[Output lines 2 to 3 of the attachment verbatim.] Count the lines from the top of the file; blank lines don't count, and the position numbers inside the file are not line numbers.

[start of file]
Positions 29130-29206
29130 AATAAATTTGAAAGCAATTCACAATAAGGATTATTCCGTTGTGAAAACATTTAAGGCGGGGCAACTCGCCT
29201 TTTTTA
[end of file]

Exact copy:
29130 AATAAATTTGAAAGCAATTCACAATAAGGATTATTCCGTTGTGAAAACATTTAAGGCGGGGCAACTCGCCT
29201 TTTTTA